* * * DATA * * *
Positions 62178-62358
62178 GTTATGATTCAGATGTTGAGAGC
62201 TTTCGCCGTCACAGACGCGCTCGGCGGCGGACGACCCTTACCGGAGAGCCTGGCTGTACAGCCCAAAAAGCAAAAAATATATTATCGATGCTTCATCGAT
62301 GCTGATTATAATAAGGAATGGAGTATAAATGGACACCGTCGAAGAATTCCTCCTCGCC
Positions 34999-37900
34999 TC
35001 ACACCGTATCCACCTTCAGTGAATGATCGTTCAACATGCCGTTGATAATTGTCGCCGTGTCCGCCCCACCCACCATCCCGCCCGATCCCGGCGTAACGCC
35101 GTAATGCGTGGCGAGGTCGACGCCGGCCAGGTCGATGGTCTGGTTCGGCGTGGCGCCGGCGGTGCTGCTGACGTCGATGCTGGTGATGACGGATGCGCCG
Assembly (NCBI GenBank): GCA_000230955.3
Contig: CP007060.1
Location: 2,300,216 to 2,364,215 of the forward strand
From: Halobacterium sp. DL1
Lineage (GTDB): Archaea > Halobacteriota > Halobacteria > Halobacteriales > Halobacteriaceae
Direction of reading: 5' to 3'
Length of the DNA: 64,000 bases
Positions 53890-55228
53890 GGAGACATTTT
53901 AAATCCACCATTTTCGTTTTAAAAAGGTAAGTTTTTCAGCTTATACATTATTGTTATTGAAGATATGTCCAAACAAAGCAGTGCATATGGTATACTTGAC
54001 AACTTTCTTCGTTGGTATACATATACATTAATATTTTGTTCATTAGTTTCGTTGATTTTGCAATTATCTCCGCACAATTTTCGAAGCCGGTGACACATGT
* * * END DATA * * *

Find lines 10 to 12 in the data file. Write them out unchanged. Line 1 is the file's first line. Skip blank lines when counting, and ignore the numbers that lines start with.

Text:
Contig: CP007060.1
Location: 2,300,216 to 2,364,215 of the forward strand
From: Halobacterium sp. DL1